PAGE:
The Intelligence Advanced Research Projects Agency (IARPA), the U.S. intelligence community’s science and technology research operation, is seeking candidates to develop a universal translator.
IARPA’s Machine Translation for English Retrieval of Information in Any Language (MATERIAL) program intends to develop a tool that will allow intelligence personnel to search documents in all global languages, according to Ars Technica. This amounts to more than 7,000 languages spoken worldwide.
IARPA stated the specific goal of MATERIAL is to produce an “‘English-in, English-out’ information retrieval system that, given a domain-sensitive English query, will retrieve relevant data from a large multilingual repository and display the retrieved information in English as query-biased summaries.”
MATERIAL is designed to reduce the amount of time and effort devoted to researching and translating documents in various languages. The translation of documents in a multitude of languages, which sometimes use informal terms and unusual dialects, can require the attention of professionals who have years of training in the specific tongues being researched.
The complexity of this task is compounded by the need to accommodate so-called “low-density languages,” which are spoken and understood by only a small number of people worldwide.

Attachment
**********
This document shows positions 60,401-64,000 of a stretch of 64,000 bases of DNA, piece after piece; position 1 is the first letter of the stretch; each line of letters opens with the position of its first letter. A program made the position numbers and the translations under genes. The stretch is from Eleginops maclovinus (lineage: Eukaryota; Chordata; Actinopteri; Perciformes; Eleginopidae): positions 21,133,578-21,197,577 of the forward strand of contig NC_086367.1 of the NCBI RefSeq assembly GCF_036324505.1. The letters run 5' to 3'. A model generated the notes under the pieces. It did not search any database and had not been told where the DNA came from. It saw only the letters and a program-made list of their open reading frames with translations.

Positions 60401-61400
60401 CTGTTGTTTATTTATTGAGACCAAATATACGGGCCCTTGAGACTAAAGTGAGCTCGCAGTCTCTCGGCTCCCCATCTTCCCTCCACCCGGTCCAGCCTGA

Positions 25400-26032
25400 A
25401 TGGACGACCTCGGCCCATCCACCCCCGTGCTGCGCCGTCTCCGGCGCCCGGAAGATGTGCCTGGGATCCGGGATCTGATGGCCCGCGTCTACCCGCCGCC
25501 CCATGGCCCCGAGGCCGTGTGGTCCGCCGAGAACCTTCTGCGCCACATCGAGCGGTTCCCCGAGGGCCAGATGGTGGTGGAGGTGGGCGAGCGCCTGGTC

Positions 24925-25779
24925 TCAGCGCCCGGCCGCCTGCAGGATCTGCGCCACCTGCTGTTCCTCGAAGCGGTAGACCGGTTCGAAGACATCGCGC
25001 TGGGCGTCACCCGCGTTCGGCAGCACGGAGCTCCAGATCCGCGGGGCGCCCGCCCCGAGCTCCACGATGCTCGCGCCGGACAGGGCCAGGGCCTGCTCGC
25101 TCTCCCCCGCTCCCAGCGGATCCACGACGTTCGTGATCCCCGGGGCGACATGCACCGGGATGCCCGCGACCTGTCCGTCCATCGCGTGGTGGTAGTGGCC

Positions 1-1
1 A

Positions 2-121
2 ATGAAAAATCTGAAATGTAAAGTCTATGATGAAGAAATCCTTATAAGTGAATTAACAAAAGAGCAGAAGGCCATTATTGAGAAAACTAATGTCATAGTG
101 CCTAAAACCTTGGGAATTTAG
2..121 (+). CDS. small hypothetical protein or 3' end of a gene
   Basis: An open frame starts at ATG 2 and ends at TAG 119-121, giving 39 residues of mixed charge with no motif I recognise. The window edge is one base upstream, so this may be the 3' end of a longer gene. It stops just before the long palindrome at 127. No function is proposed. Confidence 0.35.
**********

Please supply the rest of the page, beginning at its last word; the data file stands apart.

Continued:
While MATERIAL is designed to fulfill the needs of intelligence organizations like the CIA and NSA, the development of such a universal translator could have a much larger impact. This ambitious, moonshot-type program may have spin-off benefits, not the least of which would be making materials published in many languages much more accessible to people everywhere.
John Newsom is executive vice president at Veritone. He is a software executive with an evangelical passion for AI technology who aligns the Veritone Platform with customer and market needs. To learn more about AI in law enforcement, download the comprehensive white paper Artificial Intelligence: Friend or Foe?